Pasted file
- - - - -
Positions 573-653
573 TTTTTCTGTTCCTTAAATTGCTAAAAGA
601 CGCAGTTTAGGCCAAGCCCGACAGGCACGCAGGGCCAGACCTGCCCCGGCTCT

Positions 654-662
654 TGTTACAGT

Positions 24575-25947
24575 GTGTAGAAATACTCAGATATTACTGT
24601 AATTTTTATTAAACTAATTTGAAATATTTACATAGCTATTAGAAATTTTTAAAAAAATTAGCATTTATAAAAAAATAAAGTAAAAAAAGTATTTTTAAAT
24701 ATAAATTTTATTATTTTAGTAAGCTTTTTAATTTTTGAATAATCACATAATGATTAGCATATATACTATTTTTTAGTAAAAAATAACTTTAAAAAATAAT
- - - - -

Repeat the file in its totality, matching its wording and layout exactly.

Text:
Positions 573-653
573 TTTTTCTGTTCCTTAAATTGCTAAAAGA
601 CGCAGTTTAGGCCAAGCCCGACAGGCACGCAGGGCCAGACCTGCCCCGGCTCT

Positions 654-662
654 TGTTACAGT

Positions 24575-25947
24575 GTGTAGAAATACTCAGATATTACTGT
24601 AATTTTTATTAAACTAATTTGAAATATTTACATAGCTATTAGAAATTTTTAAAAAAATTAGCATTTATAAAAAAATAAAGTAAAAAAAGTATTTTTAAAT
24701 ATAAATTTTATTATTTTAGTAAGCTTTTTAATTTTTGAATAATCACATAATGATTAGCATATATACTATTTTTTAGTAAAAAATAACTTTAAAAAATAAT